Model S Fire
Electric car fires were one of the topics at the 2015 SAE World Congress.
In the video from The National Fire Protection Association tests, we already saw that extinction of EV fire could take a lot of water (more than a conventional car).
HybridCars.com recently described tests of the Chevy Volt’s (16-17 kWh li-ion) and Toyota Prius Plug-in Hybrid (4.4 kWh NiMH).
There is really no shock hazard for the fire team, although there is always a risk of re-ignition of a hot battery. One of the tests described in article Full-scale Fire Tests of Electric Drive Vehicle Batteries indicates that re-ignition occurred 22 hours after fire was extinguished.
"The overall goal of this research program was to develop the technical basis for best practices for emergency response procedures for EDV battery incidents, with consideration for suppression methods and agents, personal protective equipment (PPE), and clean-up/overhaul operations. A key component of this project goal was to conduct full-scale fire testing of large format Lithium-ion (Li-ion) batteries as used in EDVs.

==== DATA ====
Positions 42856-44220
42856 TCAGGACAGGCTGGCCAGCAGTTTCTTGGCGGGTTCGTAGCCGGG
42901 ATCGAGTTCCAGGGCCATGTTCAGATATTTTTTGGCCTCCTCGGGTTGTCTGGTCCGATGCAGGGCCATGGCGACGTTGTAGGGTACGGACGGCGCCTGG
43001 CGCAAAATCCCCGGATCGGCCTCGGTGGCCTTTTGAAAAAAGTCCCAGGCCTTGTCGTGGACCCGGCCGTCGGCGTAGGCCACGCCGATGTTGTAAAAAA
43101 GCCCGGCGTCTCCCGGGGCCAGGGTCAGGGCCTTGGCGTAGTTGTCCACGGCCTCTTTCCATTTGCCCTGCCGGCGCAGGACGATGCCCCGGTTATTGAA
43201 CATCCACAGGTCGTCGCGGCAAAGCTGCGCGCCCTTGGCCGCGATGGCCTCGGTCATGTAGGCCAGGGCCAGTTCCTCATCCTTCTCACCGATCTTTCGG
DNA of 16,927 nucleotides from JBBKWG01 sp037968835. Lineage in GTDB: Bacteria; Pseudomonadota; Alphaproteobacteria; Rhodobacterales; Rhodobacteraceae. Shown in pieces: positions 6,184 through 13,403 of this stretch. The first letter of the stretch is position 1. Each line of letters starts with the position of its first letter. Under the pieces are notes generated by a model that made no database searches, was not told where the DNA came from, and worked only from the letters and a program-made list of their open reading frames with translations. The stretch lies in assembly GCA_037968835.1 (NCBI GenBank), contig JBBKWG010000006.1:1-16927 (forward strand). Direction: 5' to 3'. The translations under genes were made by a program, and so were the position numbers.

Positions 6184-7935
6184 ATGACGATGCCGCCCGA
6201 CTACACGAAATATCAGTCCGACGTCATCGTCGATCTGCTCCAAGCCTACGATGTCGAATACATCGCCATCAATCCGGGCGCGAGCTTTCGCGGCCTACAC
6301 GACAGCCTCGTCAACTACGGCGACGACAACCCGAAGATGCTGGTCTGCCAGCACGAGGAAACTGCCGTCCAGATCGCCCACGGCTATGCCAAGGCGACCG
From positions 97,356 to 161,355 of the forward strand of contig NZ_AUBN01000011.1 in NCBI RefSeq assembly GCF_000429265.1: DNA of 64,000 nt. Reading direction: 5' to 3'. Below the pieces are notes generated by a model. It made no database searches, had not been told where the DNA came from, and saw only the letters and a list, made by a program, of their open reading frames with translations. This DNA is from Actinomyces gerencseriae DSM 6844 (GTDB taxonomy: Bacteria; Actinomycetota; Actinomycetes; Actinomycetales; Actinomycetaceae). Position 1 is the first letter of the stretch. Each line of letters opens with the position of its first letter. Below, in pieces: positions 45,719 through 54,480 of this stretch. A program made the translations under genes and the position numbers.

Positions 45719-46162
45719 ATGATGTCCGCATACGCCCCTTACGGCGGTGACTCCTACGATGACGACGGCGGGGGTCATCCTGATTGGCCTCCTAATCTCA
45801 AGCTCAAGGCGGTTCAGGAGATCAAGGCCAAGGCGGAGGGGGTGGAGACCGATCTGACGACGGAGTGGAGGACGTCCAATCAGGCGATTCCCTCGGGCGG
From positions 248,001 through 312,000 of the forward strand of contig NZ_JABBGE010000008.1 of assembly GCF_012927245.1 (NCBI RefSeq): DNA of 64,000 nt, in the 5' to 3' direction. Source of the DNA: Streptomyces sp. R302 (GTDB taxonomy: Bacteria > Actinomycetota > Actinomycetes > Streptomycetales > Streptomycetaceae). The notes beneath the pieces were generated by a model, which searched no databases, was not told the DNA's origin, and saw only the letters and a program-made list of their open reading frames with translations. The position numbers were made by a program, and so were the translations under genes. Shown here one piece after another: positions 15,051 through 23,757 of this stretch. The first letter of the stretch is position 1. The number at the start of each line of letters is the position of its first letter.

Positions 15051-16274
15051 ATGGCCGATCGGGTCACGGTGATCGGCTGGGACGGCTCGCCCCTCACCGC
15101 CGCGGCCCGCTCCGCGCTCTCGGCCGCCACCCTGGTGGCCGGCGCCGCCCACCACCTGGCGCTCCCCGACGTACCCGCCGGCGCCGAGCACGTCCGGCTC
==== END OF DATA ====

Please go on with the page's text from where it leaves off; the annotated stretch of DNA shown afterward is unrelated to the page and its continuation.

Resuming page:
This paper summarizes the full-scale fire tests performed, reviews the current emergency response tactics, and discusses what, if any, tactical changes relating to emergency response procedures for EDV battery incidents are required."
Separate work on electric car battery fires Fire in electric cars in Norway concerned the Peugeot iOn. Researchers first increased temperature of the battery pack to some 150-200°C, at which point the cells went into thermal runaway. Flames were observed after 9 minutes and temperature reached 800-900°C with peaks at over 1,000°C.
Both articles are available to read in preview mode.